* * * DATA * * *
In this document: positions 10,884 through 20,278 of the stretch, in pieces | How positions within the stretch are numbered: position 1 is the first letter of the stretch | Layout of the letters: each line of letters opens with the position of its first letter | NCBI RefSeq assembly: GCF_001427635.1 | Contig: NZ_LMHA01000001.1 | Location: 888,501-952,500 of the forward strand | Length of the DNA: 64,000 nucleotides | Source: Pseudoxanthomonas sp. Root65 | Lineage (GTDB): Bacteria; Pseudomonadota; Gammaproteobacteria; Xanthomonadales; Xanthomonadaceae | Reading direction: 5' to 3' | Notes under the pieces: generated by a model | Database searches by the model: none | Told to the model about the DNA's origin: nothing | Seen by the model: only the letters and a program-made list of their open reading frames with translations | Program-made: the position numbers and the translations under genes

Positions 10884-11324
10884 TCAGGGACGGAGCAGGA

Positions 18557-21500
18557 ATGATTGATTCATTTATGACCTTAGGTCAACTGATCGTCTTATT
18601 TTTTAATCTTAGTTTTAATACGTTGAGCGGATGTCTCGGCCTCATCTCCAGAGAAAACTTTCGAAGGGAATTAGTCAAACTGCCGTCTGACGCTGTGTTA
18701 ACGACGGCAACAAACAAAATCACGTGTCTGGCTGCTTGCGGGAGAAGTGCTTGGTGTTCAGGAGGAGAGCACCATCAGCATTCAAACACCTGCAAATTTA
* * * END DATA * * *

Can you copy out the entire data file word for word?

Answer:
In this document: positions 10,884 through 20,278 of the stretch, in pieces | How positions within the stretch are numbered: position 1 is the first letter of the stretch | Layout of the letters: each line of letters opens with the position of its first letter | NCBI RefSeq assembly: GCF_001427635.1 | Contig: NZ_LMHA01000001.1 | Location: 888,501-952,500 of the forward strand | Length of the DNA: 64,000 nucleotides | Source: Pseudoxanthomonas sp. Root65 | Lineage (GTDB): Bacteria; Pseudomonadota; Gammaproteobacteria; Xanthomonadales; Xanthomonadaceae | Reading direction: 5' to 3' | Notes under the pieces: generated by a model | Database searches by the model: none | Told to the model about the DNA's origin: nothing | Seen by the model: only the letters and a program-made list of their open reading frames with translations | Program-made: the position numbers and the translations under genes

Positions 10884-11324
10884 TCAGGGACGGAGCAGGA

Positions 18557-21500
18557 ATGATTGATTCATTTATGACCTTAGGTCAACTGATCGTCTTATT
18601 TTTTAATCTTAGTTTTAATACGTTGAGCGGATGTCTCGGCCTCATCTCCAGAGAAAACTTTCGAAGGGAATTAGTCAAACTGCCGTCTGACGCTGTGTTA
18701 ACGACGGCAACAAACAAAATCACGTGTCTGGCTGCTTGCGGGAGAAGTGCTTGGTGTTCAGGAGGAGAGCACCATCAGCATTCAAACACCTGCAAATTTA